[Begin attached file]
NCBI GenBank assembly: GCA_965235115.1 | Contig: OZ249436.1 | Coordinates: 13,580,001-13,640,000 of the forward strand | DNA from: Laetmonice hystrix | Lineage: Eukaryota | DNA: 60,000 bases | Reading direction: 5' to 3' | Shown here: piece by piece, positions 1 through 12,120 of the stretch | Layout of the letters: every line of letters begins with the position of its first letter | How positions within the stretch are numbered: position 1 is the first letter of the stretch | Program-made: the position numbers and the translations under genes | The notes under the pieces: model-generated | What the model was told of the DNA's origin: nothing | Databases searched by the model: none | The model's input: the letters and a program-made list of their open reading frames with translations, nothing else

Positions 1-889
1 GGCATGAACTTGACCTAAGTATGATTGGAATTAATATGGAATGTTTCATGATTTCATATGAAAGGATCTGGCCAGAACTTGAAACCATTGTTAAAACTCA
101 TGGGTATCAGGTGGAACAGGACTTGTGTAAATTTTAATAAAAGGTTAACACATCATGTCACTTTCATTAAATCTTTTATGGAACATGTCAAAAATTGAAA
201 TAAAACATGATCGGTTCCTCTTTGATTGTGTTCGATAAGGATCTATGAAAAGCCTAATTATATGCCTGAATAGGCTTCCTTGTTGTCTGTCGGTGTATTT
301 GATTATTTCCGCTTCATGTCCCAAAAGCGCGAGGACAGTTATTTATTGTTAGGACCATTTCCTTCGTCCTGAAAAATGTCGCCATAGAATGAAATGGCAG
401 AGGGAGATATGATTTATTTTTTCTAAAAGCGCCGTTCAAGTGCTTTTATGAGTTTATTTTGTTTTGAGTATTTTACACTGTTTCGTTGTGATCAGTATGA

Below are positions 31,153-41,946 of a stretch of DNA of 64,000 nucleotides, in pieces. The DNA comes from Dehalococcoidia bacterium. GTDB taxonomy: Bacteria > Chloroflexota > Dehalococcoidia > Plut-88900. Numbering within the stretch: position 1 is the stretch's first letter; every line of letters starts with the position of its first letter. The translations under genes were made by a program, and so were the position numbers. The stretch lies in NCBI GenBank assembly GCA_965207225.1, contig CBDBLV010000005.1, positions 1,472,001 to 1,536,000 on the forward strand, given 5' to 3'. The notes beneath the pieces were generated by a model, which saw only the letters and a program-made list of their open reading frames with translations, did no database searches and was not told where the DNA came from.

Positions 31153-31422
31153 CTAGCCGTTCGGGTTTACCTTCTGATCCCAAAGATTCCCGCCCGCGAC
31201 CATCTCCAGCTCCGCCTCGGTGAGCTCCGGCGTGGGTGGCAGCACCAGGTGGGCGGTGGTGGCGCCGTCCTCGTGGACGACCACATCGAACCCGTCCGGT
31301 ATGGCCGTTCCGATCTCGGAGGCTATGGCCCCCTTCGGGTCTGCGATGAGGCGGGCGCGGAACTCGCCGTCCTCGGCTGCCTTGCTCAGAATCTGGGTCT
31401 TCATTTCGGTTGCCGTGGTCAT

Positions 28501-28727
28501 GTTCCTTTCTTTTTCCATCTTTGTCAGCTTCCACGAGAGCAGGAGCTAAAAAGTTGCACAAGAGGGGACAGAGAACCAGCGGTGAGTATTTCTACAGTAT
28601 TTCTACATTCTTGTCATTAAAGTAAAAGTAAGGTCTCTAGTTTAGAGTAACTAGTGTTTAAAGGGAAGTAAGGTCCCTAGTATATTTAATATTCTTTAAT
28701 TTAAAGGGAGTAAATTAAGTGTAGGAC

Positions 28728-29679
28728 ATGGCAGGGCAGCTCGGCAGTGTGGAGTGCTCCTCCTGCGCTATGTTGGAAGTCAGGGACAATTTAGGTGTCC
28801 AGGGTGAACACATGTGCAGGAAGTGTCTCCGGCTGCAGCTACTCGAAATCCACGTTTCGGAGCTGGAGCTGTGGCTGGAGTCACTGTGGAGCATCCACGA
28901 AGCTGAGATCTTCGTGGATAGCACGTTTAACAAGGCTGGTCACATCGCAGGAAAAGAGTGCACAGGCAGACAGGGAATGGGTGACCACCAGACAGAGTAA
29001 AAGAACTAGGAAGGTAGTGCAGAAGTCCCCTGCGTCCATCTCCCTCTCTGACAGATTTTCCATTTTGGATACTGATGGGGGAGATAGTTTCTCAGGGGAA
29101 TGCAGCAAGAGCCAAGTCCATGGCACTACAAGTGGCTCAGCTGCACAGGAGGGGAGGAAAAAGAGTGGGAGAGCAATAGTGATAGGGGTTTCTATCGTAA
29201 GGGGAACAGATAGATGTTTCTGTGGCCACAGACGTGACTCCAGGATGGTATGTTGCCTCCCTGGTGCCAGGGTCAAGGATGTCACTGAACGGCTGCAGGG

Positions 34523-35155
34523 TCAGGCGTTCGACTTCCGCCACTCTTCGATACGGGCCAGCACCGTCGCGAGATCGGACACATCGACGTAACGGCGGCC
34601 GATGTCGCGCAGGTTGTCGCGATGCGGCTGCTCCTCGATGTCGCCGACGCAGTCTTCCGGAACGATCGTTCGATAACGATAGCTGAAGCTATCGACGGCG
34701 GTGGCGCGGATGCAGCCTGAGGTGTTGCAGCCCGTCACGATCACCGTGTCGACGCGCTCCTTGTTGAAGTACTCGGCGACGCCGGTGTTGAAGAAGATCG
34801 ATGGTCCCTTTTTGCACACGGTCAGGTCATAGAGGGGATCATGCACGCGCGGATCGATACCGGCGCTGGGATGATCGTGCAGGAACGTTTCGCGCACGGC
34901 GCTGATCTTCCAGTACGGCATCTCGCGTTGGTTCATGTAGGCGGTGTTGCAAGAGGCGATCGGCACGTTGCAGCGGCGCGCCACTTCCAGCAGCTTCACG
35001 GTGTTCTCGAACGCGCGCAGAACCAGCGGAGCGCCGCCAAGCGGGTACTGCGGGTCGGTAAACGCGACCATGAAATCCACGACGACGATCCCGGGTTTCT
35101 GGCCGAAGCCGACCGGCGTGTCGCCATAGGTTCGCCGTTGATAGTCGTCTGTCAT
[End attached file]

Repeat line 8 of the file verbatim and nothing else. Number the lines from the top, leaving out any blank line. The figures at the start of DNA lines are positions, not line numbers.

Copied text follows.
Below are positions 31,153-41,946 of a stretch of DNA of 64,000 nucleotides, in pieces. The DNA comes from Dehalococcoidia bacterium. GTDB taxonomy: Bacteria > Chloroflexota > Dehalococcoidia > Plut-88900. Numbering within the stretch: position 1 is the stretch's first letter; every line of letters starts with the position of its first letter. The translations under genes were made by a program, and so were the position numbers. The stretch lies in NCBI GenBank assembly GCA_965207225.1, contig CBDBLV010000005.1, positions 1,472,001 to 1,536,000 on the forward strand, given 5' to 3'. The notes beneath the pieces were generated by a model, which saw only the letters and a program-made list of their open reading frames with translations, did no database searches and was not told where the DNA came from.